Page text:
3. Align Political Contributions 

Align—once and for all—public positions and political influence with operational and workforce policies. Abortion access is now legislated in every state, and a company’s public and internal commitments to worker health and well-being as well as gender equity may directly contradict political contributions and influence. This contradiction will increasingly become untenable for employees, customers, and other stakeholders.

  • Review the criterion for making political contributions and test what giving preference to candidates and organizations that support abortion access could look like. Be prepared to defend your position.
  • If reallocation is not possible, commit to educating recipients of political donations on how their positions on social issues harm your workforce and business environments. Appeal to them to reprioritize their agendas.

4. Audit Corporate Matching and Workplace Giving

Do not authorize corporate matching or workplace giving for anti-abortion organizations that infringe on reproductive health access. Consider criteria for organizations that receive corporate donations, including passive tools such as matching and payroll deduction.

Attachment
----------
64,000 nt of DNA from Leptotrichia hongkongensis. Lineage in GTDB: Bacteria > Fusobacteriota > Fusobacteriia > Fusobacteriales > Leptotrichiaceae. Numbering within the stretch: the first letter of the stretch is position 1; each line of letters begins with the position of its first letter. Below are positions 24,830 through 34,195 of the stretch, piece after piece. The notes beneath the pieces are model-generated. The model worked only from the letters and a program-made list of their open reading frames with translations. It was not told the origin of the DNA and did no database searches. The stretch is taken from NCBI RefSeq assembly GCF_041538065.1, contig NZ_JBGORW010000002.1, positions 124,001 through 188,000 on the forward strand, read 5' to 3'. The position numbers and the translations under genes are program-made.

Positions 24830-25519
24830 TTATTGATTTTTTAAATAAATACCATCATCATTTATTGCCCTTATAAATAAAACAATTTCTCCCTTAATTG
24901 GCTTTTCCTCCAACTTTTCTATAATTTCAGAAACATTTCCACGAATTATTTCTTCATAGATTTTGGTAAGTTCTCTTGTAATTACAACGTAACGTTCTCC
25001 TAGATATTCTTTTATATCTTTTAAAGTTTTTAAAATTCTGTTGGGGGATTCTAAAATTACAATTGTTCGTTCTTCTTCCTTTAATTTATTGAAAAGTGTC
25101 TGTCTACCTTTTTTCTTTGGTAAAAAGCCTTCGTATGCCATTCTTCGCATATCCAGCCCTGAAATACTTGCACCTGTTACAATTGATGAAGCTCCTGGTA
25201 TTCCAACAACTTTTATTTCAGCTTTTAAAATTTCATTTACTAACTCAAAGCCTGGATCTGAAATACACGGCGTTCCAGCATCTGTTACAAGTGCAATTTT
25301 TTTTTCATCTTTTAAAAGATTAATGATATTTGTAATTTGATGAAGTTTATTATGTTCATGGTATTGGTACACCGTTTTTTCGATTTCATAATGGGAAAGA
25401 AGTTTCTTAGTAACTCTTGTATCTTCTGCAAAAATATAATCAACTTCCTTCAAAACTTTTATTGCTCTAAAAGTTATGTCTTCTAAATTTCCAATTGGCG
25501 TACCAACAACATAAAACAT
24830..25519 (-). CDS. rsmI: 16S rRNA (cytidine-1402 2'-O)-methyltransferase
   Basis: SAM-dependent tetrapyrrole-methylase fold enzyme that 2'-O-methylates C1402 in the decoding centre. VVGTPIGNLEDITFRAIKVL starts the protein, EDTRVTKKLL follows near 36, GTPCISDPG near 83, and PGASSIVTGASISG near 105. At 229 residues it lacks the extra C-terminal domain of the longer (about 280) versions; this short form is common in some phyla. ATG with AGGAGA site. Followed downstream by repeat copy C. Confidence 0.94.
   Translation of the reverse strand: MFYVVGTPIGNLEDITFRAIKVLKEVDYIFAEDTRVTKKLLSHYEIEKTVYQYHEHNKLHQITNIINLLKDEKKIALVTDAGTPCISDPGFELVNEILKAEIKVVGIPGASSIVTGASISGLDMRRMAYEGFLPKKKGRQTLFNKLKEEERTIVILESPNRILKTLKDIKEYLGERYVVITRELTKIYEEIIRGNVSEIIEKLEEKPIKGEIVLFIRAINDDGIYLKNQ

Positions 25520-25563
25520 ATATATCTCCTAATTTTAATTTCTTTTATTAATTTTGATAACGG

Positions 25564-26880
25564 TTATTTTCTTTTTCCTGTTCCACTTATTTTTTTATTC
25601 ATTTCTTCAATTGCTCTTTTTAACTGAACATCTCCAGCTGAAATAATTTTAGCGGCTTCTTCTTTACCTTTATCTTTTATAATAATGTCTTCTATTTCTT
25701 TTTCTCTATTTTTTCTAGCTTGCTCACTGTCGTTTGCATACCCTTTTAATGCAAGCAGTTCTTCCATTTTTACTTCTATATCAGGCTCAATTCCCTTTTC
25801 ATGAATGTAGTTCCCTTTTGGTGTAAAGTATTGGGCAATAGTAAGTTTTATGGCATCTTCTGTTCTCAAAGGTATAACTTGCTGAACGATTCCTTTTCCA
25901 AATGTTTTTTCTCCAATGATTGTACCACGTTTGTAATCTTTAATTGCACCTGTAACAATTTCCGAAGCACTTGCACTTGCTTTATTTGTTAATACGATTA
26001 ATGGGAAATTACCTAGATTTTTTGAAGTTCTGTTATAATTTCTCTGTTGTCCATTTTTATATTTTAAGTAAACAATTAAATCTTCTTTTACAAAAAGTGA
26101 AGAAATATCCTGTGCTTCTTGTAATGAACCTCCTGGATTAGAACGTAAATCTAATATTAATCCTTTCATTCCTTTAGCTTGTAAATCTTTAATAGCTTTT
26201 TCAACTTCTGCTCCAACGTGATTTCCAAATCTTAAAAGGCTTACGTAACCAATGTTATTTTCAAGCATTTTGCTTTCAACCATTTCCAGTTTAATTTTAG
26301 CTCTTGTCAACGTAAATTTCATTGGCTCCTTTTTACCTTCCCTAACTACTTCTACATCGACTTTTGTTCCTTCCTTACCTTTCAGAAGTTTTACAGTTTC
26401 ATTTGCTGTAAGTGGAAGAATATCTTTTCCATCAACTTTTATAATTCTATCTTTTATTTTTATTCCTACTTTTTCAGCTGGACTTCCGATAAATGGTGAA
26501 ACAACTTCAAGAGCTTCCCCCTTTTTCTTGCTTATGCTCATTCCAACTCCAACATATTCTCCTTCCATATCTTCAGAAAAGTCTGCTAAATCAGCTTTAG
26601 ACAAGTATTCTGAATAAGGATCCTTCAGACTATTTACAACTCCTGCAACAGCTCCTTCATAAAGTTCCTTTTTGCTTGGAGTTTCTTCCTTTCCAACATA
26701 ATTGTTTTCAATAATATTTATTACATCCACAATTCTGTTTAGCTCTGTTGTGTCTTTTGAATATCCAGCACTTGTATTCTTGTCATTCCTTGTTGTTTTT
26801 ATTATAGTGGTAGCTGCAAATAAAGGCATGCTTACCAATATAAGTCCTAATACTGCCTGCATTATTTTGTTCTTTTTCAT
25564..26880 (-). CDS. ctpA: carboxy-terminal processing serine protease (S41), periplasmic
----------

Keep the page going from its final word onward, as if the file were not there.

5. Make Abortion Access Part of Event and Office Site Selection

  • Companies are enacting travel policies that restrict hosting events in places where abortion is illegal or inaccessible. Increased restrictions are prompting new questions relevant to site selection, including access to care and treatment for workers facing urgent health crises, let alone new threats of invasive law enforcement action. 

6. Minimize Data Collection in Products and Services

The collection of user data by companies and tracking of users’ online activity about reproductive health creates significant risks to seekers and providers of healthcare services and unnecessary reputational risk for employers.

  • Minimize the collection and storage of user data, particularly data about reproductive health.
  • Take a human rights-based approach to respond to government or law enforcement requests for user data. Using the Global Network Initiative Principles as a starting point, respond to law enforcement requests in ways that protect user rights.

The fall of Roe was just the beginning of a new and tumultuous landscape in 2023, leaving employers to navigate an increasingly complex patchwork of new and proposed restrictions. Access to abortion is part of gender equity; diversity, equity, and inclusion; and the operational considerations that inform worker safety and well-being. The costs of inaction or insufficient action are increasing.

BSR’s Center for Business and Social Justice works with a network of civil society partners and experts in reproductive health to provide tangible guidance to business. All BSR members can contact the Center for specific inquiries.